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Alexander the Great

(356—323 bc) king of Macedon 336–323

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Alexander

Alexander 1   Quick reference

The Oxford Dictionary of Phrase and Fable (2 ed.)

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2006
(356–323 bc), king of Macedon 336–323, son of Philip II; known as Alexander the Great. He conquered Persia, Egypt, Syria, Mesopotamia, Bactria, and the Punjab; in Egypt he ... More
Alexander Romances

Alexander Romances  

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Literature
Generic term for the large group of enormously popular narrative poems, mainly in French and with a rich iconographic tradition, devoted to the life of Alexander the Great. Deriving initially ...
Alexandria

Alexandria  

The chief port and second‐largest city of Egypt, on the Mediterranean coast, northwest of Cairo. Founded in 332 bc by Alexander the Great, after whom it is named, it became a major centre of ...
alexandrine

alexandrine  

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Literature
An iambic line of twelve syllables or six feet. The term comes (in the late 16th century) from French, from Alexandre (see Alexander1), the subject of an Old French poem in this metre.
Cleopatra

Cleopatra  

(69–30bc),queen of Egypt from 47 bc, the last Ptolemaic ruler. After a brief liaison with Julius Caesar she formed a political and romantic alliance with Mark Antony. Their ambitions ultimately ...
Egypt

Egypt  

Pre‐PtolemaicDuring the New Kingdom (Dynasties 18–20, c.1575–1087bc) Egypt expanded into Asia. This great age of Egyptian militarism created in the 18th Dynasty an empire which stretched from the ...
elephants

elephants  

The elephant is the largest living land animal, and is taken as a type of something of great size and weight. The Indian elephant was traditionally used as a beast of burden and in the ancient world ...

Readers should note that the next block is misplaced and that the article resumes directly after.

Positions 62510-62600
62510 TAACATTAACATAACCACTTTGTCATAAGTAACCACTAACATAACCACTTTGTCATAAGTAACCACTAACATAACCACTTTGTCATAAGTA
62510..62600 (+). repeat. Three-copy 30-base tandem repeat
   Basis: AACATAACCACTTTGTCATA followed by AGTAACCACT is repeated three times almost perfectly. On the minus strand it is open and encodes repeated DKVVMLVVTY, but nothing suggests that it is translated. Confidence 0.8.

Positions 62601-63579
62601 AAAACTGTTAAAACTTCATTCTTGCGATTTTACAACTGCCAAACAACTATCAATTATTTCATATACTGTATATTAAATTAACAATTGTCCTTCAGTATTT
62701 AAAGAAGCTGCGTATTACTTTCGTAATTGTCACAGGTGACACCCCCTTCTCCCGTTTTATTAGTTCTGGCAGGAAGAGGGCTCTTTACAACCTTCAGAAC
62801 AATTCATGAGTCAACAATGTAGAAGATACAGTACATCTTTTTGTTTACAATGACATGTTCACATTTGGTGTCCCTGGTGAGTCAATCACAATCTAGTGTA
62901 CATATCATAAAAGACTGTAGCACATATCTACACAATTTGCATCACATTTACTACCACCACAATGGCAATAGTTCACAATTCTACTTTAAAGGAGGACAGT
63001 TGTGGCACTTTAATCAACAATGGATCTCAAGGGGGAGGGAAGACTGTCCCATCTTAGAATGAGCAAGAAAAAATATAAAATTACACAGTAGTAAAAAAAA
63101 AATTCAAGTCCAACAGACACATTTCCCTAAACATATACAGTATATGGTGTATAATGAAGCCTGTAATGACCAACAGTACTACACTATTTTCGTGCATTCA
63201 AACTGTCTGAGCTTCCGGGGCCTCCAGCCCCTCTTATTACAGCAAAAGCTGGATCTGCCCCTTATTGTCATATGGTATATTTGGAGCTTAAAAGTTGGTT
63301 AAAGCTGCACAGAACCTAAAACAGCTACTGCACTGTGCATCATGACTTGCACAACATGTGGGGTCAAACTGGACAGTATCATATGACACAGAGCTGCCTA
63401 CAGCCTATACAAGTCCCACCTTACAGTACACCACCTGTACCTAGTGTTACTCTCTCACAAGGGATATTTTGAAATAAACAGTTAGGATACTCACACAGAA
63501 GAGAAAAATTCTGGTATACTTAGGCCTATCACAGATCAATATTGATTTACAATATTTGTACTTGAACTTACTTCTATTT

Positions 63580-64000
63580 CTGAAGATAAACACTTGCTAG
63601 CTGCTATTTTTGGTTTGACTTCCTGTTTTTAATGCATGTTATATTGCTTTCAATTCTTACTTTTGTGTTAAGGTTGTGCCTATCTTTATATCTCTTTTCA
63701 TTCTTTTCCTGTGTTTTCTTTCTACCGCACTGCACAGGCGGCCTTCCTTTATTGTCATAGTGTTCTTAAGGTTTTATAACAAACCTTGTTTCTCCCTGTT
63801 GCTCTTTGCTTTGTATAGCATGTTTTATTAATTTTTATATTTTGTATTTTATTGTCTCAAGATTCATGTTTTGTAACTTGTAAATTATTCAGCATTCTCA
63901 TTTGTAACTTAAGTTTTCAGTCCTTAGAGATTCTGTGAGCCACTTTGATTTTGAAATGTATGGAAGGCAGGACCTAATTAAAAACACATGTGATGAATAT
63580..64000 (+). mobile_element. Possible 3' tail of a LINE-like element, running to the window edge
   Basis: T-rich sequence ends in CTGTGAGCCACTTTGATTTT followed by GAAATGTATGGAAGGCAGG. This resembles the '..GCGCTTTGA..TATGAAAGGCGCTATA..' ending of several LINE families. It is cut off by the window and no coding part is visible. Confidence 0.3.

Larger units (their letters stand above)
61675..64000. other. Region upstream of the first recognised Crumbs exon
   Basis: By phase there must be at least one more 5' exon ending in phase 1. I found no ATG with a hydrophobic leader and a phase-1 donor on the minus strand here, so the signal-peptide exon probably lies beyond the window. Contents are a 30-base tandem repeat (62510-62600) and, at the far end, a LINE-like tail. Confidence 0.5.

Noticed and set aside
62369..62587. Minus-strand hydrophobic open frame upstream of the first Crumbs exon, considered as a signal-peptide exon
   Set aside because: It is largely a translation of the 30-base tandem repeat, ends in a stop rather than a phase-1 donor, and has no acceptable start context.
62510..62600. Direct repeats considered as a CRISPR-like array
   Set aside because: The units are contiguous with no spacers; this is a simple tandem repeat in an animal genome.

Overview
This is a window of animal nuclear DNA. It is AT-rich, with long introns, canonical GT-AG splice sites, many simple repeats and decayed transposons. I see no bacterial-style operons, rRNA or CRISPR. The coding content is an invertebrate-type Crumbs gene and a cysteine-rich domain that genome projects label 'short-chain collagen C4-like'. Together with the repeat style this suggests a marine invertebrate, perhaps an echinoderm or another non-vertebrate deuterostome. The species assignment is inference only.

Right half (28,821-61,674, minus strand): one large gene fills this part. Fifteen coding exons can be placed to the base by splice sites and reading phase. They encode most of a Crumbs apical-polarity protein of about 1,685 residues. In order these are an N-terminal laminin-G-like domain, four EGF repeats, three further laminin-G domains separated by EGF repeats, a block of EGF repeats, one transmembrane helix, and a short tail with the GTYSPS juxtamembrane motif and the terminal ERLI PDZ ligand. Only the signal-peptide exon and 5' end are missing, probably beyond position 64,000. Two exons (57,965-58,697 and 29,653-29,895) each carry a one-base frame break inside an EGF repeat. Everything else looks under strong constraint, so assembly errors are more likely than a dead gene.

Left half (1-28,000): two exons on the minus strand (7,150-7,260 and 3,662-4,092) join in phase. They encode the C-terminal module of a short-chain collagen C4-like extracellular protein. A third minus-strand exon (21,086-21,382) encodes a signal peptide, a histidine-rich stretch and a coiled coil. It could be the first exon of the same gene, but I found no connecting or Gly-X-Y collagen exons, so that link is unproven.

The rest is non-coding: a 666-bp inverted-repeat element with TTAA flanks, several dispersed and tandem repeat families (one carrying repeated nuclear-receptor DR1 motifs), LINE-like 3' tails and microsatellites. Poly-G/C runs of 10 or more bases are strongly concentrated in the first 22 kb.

epic

epic  

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A long poem, typically one derived from ancient oral tradition, narrating the deeds and adventures of heroic or legendary figures or the past history of a nation. The word comes via Latin from Greek ...
gems

gems  

Minerals (usually of crystallized matter) used for decorating items such as textiles and liturgical objects or for personal adornment. The most highly prized are the precious stones, diamonds, ...
Hellenism

Hellenism  

Of or relating to Greek history, language, and culture from the death of Alexander the Great to the defeat of Cleopatra and Mark Antony by Octavian in 31 bc. During this period Greek culture ...
Henry Brooke

Henry Brooke  

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Literature
(1703–83)Writer and playwright, educated in Dublin. He read law at the Temple in London, and returned in 1740 to Dublin, where he then chiefly lived. While in London he ...
hunting

hunting  

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Literature
Epic heroes (see homer) hunt to fill their bellies or to rid the land of dangerous beasts. The boar is the most formidable antagonist; venison is highly valued; mentions of lions are problematic. ...
matter

matter  

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Literature
A term derived from French matière, sometimes used by modern scholars to refer to medieval romances. It has its origins in the work of Jean Bodel (late 12th–early 13th century) ...
Nine Worthies

Nine Worthies  

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‘Three Paynims, three Jews, and three Christian men’, namely Hector of Troy, Alexander the Great, and Julius Caesar; Joshua, David, and Judas Maccabaeus; Arthur, Charlemagne, and Godefroi de Bouillon ...
nomads

nomads  

[Ge]Herding societies whose seasonal movements are primarily dependent on the search for fresh pastures, although exceptionally they may also be involved with limited cultivation.
Perceforest

Perceforest  

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Literature
A vast French prose romance of the 14th cent., in which the author seeks to link the legends of Alexander and Arthur. Alexander, after the conquest of India, is driven by a storm on the coast of ...
Secreta Secretorum

Secreta Secretorum  

A compendium of pronouncements on political and ethical matters. Written in Syriac in the 8th cent. ad and claiming to be advice from Aristotle to Alexander. It reached Europe through Arabic and ...
Seleucids

Seleucids  

A member of a dynasty ruling over Syria and a great part of western Asia from 311 to 65 bc. Its capital was at Antioch. The name comes from Seleucus Nicator (the founder, one of Alexander the Great's ...
Smyrna

Smyrna  

A city of Roman Asia, now Izmir, on the W. coast of Turkey. The Christian community was one of the ‘Seven Churches’ addressed in Rev. (2: 8–11); it was warned of coming persecution. St Polycarp was ...

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